The amount of fat stored in our bodies may be influenced by exposure to phthalates, says research published in Toxicology in Vitro.
Phthalates are chemicals that occur in a range of products, from nail polish to soap. They commonly feature in plastics, where they enhance elasticity.
Previous studies have revealed the presence of phthalates in fluids in the human body, and there is growing evidence to suggest that they are detrimental to human health.
Research has linked some phthalates with reproductive problems at high levels of exposure. However, the impact of low-level exposure to butyl benzyl phthalate (BBP) has not been studied fully.
Researchers - led by Lei Yin, an assistant research scientist at the University of Georgia (UGA) College of Public Health's department of environmental health science - believe that phthalates may contribute to the development of various conditions and diseases.
With this in mind, they wanted to find out whether BBP affects the way fat accumulates in cells.
Both BBPs and BPAs encourage fat accumulation in mice
Using mouse cells, the researchers created in vitro models that enabled them to analyze how exposure to BBP affects the accumulation of oils and fats within cells.
To quantify the lipid, or fat, accumulation, the team stained the cells, making it possible to examine them visually under a microscope.
They also used a technique known as cellomics high-content analysis, a screening method that involves image processing algorithms and computer machine learning. It can measure multiple parameters quickly and objectively, explains Yin.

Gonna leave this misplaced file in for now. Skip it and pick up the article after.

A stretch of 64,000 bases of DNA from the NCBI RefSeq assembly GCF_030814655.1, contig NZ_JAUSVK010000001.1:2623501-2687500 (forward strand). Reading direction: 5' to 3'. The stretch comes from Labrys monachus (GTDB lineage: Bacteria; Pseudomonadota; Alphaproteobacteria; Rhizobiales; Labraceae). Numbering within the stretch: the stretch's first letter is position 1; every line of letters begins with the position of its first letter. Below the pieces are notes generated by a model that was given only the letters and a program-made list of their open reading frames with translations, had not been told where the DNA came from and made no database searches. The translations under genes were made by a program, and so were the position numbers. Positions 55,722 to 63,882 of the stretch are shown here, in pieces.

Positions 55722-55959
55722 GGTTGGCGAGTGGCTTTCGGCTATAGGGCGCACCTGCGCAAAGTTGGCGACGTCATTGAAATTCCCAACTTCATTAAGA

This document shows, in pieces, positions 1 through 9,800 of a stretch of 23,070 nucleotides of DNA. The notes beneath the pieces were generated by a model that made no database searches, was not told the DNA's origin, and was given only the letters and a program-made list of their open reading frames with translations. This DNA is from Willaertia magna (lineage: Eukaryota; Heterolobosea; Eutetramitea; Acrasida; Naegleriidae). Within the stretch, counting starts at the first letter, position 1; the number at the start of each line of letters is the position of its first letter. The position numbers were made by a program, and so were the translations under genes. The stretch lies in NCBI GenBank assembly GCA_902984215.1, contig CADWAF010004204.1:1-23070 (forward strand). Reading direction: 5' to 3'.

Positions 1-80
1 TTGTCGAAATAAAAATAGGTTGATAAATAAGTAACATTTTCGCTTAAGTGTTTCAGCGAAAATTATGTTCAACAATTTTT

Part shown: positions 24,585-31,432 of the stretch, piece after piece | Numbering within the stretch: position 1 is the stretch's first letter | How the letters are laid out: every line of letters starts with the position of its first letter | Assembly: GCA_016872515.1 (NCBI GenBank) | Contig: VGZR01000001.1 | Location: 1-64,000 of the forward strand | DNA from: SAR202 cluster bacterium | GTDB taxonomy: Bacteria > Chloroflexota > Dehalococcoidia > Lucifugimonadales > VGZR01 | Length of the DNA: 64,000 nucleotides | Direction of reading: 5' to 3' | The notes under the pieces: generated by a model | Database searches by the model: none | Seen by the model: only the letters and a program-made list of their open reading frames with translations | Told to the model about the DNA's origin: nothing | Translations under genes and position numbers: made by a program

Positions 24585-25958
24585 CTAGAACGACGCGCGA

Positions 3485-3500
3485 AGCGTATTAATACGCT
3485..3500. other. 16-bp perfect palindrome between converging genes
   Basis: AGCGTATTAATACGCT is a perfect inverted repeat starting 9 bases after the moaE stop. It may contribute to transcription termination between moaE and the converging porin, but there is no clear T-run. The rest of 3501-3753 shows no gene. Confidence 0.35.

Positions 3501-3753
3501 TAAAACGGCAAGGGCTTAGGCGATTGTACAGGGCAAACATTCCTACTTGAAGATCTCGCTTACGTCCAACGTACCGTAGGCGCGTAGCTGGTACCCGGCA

The team compared the effects of BBP with those of bisphenol A (BPA), an environmental endocrine disruptor known to impact the development of fat cells.
Results showed that exposure to both BBP and BPA yields a similar reaction in cells.
Both BBP and BBA caused lipid droplets to accumulate. However, when cells were treated with BBP, the fat droplets were larger, implying that BBP exposure could contribute to obesity.
Co-author Xiaozhong Yu, an assistant professor of environmental health science, says:
"Obesity is one of the big issues in humans now, and, of course, genetic components can contribute to the development of obesity. However, environmental exposure may also contribute to obesity."
Yin speculates that over time, a very low dose of some chemicals could be harmful.
While we cannot assume that human cells would react in the same way as mice, the results indicate a potential link between BBP exposure and obesity, which could apply to humans.
Yin hopes to investigate further how other environmental chemicals may affect obesity. She would also like to explore whether certain plant-based chemicals might counter the negative effects of more noxious substances.
Medical News Today recently reported on research suggesting that the use of BPAs in food packaging may contribute to fat formation in cells.